Understanding Acute Lymphocytic Leukemia: A Patient’s Guide 


Acute lymphocytic leukemia (ALL) is a type of childhood leukemia. It is cancer of the blood and bone marrow that affects the white blood cells (lymphocytes). It occurs when the bone marrow produces too many immature white blood cells, which are unable to fight off infections. As the number of white blood cells grows, they can crowd out other healthy cells in the bone marrow and stop it from making normal blood cells. It is the most common type of cancer in children. 

Acute Lymphocytic Leukemia Symptoms 

The signs of ALL include, 

– Fatigue & weakness 

– Paleness 

– Shortness of breath 

– Frequent infections 

– Fever 

– Pain in the bones or joints 

– Swollen lymph nodes 

– Unexplained weight loss 

– Frequent nosebleeds  

– Bleeding from the gums 

– Frequent infections 

Acute Lymphocytic Leukemia Causes  

The exact cause of acute lymphocytic leukemia (ALL) is unknown.  

Risk factors include:  

– Exposure to radiation 

– Certain genetic conditions  

– Certain medications 

Diagnosis of Acute Lymphocytic Leukemia 

Physical Examination: A physical examination will be performed to check for signs and symptoms of ALL, such as fatigue, weight loss, enlarged lymph nodes, or an enlarged spleen. 

  • Blood tests: A complete blood count (CBC) and a differential white blood cell count are used to assess abnormal amounts of white blood cells in the body. 
  • Imaging tests: Imaging tests, such as a chest X-ray or computerized tomography (CT) scan, may be used to look for enlarged organs or lymph nodes and to check for signs of infection or other abnormalities. 
  • A lumbar puncture test (Spinal tap): This procedure is used to collect a sample of spinal fluid (the fluid that surrounds the brain and spinal cord). The sample is tested to see whether cancer cells have spread to the spinal fluid. 
  • Bone marrow tests: A bone marrow aspiration and biopsy are used to confirm the diagnosis of ALL. In this procedure, bone marrow is removed from the hip bone and analyzed for the presence of cancerous white blood cells.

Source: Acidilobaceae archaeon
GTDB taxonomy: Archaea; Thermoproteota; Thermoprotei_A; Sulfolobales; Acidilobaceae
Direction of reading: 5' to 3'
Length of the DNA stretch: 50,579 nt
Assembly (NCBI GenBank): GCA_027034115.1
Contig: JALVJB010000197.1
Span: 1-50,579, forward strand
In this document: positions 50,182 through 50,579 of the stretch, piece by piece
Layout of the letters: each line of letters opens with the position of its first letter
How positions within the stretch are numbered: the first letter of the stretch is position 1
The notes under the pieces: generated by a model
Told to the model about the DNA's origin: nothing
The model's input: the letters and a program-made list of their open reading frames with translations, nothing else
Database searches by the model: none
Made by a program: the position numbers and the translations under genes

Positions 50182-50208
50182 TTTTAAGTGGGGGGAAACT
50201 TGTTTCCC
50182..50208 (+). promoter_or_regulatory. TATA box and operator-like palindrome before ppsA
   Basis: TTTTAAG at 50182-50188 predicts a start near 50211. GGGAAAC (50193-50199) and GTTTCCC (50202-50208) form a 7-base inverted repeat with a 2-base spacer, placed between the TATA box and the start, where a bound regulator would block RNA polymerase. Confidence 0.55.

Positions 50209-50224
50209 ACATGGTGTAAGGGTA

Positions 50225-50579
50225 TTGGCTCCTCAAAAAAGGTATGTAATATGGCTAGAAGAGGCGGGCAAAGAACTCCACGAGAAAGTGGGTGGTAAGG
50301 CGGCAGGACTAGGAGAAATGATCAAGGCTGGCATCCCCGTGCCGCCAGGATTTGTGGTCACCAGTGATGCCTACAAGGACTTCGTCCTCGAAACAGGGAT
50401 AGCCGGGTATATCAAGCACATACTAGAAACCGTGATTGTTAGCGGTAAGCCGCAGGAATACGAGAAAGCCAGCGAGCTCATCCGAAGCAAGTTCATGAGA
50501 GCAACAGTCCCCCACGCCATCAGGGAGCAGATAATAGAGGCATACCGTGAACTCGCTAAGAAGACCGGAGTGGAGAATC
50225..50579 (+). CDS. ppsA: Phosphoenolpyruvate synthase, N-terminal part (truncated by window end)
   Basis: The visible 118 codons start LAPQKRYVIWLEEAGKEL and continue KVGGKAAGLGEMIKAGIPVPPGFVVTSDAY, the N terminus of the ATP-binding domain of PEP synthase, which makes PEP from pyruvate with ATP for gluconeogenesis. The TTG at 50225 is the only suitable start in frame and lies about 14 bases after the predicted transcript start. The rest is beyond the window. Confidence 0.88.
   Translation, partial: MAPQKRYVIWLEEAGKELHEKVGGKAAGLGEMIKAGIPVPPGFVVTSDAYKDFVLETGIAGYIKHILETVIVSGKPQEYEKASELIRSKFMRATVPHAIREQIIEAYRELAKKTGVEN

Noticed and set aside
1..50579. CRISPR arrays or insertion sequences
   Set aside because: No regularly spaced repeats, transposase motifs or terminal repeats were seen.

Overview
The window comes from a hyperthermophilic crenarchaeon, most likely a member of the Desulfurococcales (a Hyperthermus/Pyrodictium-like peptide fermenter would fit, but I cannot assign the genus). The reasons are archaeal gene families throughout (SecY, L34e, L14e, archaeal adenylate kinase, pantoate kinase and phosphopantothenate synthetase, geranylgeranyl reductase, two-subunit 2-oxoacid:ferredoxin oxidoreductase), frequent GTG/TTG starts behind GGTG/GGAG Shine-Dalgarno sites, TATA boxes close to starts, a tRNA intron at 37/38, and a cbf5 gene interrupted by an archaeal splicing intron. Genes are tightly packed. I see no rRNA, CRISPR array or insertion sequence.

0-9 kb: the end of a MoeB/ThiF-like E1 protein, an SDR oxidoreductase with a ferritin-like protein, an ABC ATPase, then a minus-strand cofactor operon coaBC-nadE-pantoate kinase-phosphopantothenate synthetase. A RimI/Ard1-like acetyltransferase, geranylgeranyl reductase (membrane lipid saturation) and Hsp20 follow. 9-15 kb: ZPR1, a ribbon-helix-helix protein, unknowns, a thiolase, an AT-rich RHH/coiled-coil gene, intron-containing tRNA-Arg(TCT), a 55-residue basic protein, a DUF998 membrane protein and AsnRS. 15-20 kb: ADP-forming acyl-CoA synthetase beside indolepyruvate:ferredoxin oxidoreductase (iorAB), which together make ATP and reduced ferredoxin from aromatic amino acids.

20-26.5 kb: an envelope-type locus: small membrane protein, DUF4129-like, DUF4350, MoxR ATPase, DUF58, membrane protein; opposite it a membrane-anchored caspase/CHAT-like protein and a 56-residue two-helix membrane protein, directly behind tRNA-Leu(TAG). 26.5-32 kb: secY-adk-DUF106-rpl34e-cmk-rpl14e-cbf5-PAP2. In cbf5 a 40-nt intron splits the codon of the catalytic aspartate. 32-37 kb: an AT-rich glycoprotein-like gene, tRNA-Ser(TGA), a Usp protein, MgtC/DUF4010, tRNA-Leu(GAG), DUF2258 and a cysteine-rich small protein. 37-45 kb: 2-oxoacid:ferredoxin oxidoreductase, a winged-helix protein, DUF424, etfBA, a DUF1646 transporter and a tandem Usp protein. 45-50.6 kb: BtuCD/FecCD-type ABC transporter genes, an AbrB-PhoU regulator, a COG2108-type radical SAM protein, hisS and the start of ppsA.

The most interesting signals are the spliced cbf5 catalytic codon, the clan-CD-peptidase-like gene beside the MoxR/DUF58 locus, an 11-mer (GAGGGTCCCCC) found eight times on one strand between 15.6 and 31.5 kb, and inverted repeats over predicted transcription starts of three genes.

Treatment of Acute Lymphocytic Leukemia 

  • Chemotherapy: Chemotherapy is the most common treatment for ALL. It is a combination of drugs used to kill cancer cells and stop them from growing. Chemotherapy drugs are usually taken through an IV or given as pills. 
  • Radiation therapy: It uses high-energy rays to kill cancer cells. It is usually used to treat ALL in the brain or spinal cord. 
  • Bone marrow transplant: A procedure in which doctors replace damaged bone marrow with healthy bone marrow. This procedure can be used to treat some types of ALL. 
  • Targeted therapy: It uses drugs or other substances to target and destroy cancer cells. Targeted therapy can be used to treat some types of ALL. 
  • Immunotherapy: It uses the body’s own immune system to fight cancer. This type of treatment can be used to treat some types of ALL. 

Lifestyle Changes to Deal with Acute Lymphocytic Leukemia 

  • Maintain a healthy diet: Maintaining a balanced diet can help maintain a healthy weight and provide the body with essential vitamins and minerals. 
  • Avoid exposure to toxins: Exposure to certain toxins can increase the risk of developing certain types of leukemia. 
  • Stay up to date on vaccinations: Vaccinations help protect against certain types of infections, which can be damaging to people with leukemia. 

Acute Lymphocytic Leukemia: When to See a Doctor? 

  • Make an appointment with a doctor if you notice persistent signs and symptoms that are concerning. 
  • Many symptoms of acute lymphocytic leukemia mimic those of the flu.  
  • However, flu signs and symptoms eventually improve. If signs and symptoms do not improve as expected, make an appointment with your doctor.